First Courts now US Senate deals death blow to Biden’s ‘vaccine mandates’


US President Biden has unveiled his “winter plan” to try and suppress the virus. But Biden’s efforts to try and make COVID jabs mandatory by pressuring employers and carrying out a purge of the federal workforce has been surprisingly difficult.

And now, a growing number of Democrats in the House and the Senate are joining with Republicans to push back against their leader’s demands to make vaccinations mandatory for as many workers as possible, something that critics say could worsen America’s labor crisis at an inopportune time.

As we previewed last night, Democrats Joe Manchin and Jon Tester joined all the Republicans present to vote against the mandate 52-48 on Wednesday night. Critics of the mandate insist that it’s an example of federal overreach.

“I’m not crazy about mandates,” Tester said on Tuesday, though he added that he supports mandates aimed specifically at health care workers and military servicemen.

“Let me be clear: I do not support any government vaccine mandate on private businesses,” said Manchin.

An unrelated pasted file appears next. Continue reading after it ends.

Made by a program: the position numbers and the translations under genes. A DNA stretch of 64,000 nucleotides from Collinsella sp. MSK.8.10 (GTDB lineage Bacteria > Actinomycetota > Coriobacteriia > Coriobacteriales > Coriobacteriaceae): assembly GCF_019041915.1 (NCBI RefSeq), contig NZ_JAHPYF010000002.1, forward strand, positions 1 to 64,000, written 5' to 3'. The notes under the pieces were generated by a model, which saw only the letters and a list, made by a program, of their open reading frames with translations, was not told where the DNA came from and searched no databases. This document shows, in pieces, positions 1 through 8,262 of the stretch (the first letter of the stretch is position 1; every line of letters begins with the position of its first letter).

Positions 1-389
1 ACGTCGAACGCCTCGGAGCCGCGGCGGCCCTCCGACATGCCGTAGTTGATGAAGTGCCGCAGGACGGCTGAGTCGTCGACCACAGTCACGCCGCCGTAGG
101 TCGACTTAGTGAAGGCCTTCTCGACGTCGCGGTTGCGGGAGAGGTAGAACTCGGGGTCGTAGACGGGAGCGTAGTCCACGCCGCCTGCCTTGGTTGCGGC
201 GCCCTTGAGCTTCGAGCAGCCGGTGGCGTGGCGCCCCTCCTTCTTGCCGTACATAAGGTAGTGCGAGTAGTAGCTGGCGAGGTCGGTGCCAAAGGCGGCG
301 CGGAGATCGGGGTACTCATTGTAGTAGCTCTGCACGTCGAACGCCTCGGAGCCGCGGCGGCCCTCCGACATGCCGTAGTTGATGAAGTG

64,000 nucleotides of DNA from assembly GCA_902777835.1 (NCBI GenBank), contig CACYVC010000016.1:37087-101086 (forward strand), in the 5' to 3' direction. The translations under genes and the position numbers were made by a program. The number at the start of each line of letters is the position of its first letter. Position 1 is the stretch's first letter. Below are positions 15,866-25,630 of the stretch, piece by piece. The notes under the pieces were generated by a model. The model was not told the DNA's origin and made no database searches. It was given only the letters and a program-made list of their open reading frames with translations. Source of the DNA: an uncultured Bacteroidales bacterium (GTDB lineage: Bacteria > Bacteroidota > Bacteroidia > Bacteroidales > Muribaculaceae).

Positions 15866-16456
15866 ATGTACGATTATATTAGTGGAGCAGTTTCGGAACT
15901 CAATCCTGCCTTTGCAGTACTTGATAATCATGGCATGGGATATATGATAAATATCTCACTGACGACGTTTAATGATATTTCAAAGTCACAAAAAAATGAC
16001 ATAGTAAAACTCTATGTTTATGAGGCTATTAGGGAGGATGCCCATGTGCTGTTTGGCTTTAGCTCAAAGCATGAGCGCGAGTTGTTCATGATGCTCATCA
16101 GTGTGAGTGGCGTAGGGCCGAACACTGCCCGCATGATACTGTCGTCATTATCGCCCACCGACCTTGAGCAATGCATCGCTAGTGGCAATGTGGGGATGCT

“That’s why I have cosponsored and will strongly support a bill to overturn the federal government vaccine mandate for private businesses.”

“I have long said we should incentivize, not penalize, private employers whose responsibility it is to protect their employees from COVID-19,” Manchin said.

Politico explains that lawmakers employed a mechanism called the Congressional Review Act, which offers a fast track for wiping out administrative rules. A companion petition in the House is still short of the 218 signatures it would need to force a floor vote. President Biden has already promised to veto any disapproval measures that clear Congress, which means the Congressional votes against the mandate are largely symbolic.

The vaccine mandate on businesses with more than 100 workers has already been challenged by various courts, as we noted above. But Senate Republicans said they still wanted to use the legislative maneuver rather than leave things up to the judiciary.